Testicles are parts of male reproductive system. They have two main functions: to produce male reproductive hormones (testosterone) and to produce male reproductive cells (spermatozoids). Testicles are placed in a skin fold called the scrotum.
Hydrocele is the most common cause of painless testicular swelling in young boys. It represents a sac filled with fluid which surrounds the testicles, and it is often present at birth, but it is expected to disappear during the first year of life. If it remains, it can be removed surgically during childhood. If a hydrocele appears in adulthood, it can be a result of injury or infection. In these cases, it is more likely to be combined with pain in the scrotal region. Generally, a hydrocele is not a harmful condition, but it should be treated if it causes problems.
represents an enlarged venous system of the scrotal sac. This condition rarely causes problems such as pain in the scrotal region, and it usually does not require treatment.
Infection and inflammation of the testicles and/or epididymis can also produce pain and swelling in the scrotal region. Sexually transmitted diseases, such as gonorrhea and chlamydia are the most common causes of these infections, which require antibiotic treatment. The symptoms include pain, swelling, lumps, enlargement of scrotum, bloody semen, and discharge from penis. An increased body temperature can also be present. Proper antibiotic treatment is required to eliminate the infection and prevent complications.
In adults, kidney stones can produce sharp pain and unpleasant feelings in the scrotal region. Although this does not seem logical, there is a reason for this phenomenon. Namely, the scrotum is innervated by a nerve that touches the front side of the ureter nearly half way to the urinary bladder. When a kidney stone passes through the ureter, it causes its irritation and inflammation which is transferred to the mentioned nerve. That way, a person with a kidney stone moving through the ureter feels pain which originates from the lower back and radiates forward and downward to the scrotum. Tests that need to be performed include a urine check for crystals and ultrasound and x-ray imaging of the kidneys and urinary tract.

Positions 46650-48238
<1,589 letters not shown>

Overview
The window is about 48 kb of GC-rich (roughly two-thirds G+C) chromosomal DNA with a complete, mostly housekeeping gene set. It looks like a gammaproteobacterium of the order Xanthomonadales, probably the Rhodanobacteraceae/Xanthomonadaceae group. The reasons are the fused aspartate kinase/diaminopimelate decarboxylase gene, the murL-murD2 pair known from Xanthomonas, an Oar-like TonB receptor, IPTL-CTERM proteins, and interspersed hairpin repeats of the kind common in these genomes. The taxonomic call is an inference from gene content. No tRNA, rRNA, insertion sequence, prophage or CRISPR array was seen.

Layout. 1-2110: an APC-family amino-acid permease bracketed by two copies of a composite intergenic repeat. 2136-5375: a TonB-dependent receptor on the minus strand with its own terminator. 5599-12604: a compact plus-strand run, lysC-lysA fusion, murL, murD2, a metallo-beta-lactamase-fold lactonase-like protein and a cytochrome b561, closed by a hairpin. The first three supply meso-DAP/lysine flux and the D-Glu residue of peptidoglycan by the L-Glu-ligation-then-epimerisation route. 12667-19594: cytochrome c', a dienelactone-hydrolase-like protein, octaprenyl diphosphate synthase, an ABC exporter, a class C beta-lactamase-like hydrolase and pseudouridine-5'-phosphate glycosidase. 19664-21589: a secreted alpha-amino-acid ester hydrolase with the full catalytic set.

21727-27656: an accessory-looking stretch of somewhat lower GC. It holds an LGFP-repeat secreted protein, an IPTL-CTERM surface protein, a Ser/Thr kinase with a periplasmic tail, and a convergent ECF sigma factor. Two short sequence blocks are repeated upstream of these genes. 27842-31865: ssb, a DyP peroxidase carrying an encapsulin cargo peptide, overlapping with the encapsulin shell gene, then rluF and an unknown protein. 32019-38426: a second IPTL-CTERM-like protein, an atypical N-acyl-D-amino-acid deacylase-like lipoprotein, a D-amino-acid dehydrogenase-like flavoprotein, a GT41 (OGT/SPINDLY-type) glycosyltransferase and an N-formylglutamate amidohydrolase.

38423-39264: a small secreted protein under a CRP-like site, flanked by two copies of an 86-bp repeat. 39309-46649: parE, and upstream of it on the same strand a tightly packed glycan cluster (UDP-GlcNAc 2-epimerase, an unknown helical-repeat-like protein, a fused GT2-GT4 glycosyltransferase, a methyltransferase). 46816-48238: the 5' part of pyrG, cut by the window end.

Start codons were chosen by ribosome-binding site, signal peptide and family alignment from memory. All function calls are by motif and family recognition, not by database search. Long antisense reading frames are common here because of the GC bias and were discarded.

Testicular torsion (a twisted testicle) is an emergency condition occurring usually during childhood, in which the testicular cord is twisted, thus blocking the blood vessel that brings blood to the testis. The symptoms include sharp pain, swelling, and changed color of the affected testis. This condition needs to be treated within 6 hours from the appearance of pain in order to prevent permanent damage to the testis. Most of these patients are successfully treated because they visit the doctor immediately due to very intensive pain.
Testicular cancer affects mostly young adults between 15 and 35 years. Although this cancer can give metastases, it is very treatable and a large number of patients are completely cured. Treatment includes surgery, radiation therapy, and chemotherapy.
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